I’ve long thought BMW had some of the best potential to electrify, and faced some of the most dangerous loss in market share if it didn’t, so I was disappointed when it went the way of plug-in hybrids with tiny batteries (taking away much of the benefit of electric cars) instead of bringing to market more genuine from-the-ground-up electric cars. Even so, it has potential with this approach if it pushes it — and the company will hopefully transition to greater and greater electrification in the next 3–5 years. From BMW’s own sales press release: “Most notably, the new BMW 5 Series showed strong growth for the seventh straight month, with 2,456 vehicles sold – nearly 10 percent of which were the BMW 530e iPerformance plug-in hybrid electric variant.” That’s right, the fairly fresh BMW 530e is approaching 10% of model sales (compared to ~1% market share that all plug-in cars have on the US market). Imagine if the 530e was available in more than the limited markets where I’m seeing it. Imagine if BMW really marketed the electric benefits. Imagine if BMW had an i5 on the market that embarrassed the 5-Series.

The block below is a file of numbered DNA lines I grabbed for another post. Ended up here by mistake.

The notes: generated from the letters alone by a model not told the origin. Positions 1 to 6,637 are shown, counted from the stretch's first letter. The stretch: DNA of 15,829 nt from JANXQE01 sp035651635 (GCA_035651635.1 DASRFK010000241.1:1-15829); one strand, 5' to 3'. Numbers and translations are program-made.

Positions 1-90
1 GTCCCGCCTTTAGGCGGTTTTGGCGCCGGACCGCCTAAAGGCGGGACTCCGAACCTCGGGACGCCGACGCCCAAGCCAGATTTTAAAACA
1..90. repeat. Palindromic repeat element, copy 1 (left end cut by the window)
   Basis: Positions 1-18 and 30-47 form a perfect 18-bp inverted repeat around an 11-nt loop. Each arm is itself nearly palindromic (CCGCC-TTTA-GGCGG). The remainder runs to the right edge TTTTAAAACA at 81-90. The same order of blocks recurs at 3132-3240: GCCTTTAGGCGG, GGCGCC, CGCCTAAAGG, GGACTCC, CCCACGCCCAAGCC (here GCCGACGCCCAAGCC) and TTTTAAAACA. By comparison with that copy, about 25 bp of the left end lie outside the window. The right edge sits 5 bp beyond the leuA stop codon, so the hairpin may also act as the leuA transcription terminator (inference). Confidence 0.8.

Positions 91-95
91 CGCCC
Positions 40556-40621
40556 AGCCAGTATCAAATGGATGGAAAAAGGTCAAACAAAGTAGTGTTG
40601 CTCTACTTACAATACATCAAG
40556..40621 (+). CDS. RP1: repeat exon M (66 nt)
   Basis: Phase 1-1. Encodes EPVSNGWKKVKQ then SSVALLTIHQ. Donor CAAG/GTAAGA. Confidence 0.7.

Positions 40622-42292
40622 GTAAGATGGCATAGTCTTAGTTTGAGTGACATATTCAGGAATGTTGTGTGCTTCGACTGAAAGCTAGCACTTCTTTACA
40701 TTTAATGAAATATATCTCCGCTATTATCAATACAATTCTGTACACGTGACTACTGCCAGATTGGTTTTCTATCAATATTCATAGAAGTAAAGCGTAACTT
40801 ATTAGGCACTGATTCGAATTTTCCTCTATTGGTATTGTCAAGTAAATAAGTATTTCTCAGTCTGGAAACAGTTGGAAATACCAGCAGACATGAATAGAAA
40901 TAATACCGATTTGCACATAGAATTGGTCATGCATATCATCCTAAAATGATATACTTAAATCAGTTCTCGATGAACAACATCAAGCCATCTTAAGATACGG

The next line of BMW’s press release: “The all-new BMW X3, which came to market in November, also performed well with 2,954 vehicles sold.” Hey, cool, and where’s the electric X3?
Again, I’m highlighting BMW not because it’s at the back of the pack but because it’s actually an electric car “leader.” Other automakers have even fewer available models, do an even poorer job of marketing the electric benefits, and seem even less committed to electrifying their popular models. BMW electrified vehicles are actually above 5% of the company’s total US sales — best on the US market aside from Tesla. The company proudly adds: “Electric and plug-in hybrid electric vehicles sales totaled 1,145 vehicles, accounting for 5.2 percent of BMW Group vehicles sales in January. BMW currently offers six electrified models in the U.S., including the BMW i3 and BMW i8, as well as the BMW i Performance models: BMW 330e, BMW 530e, BMW 740e and the BMW X5 xDrive 40e. MINI offers the MINI Countryman plug-in-hybrid electric vehicle.”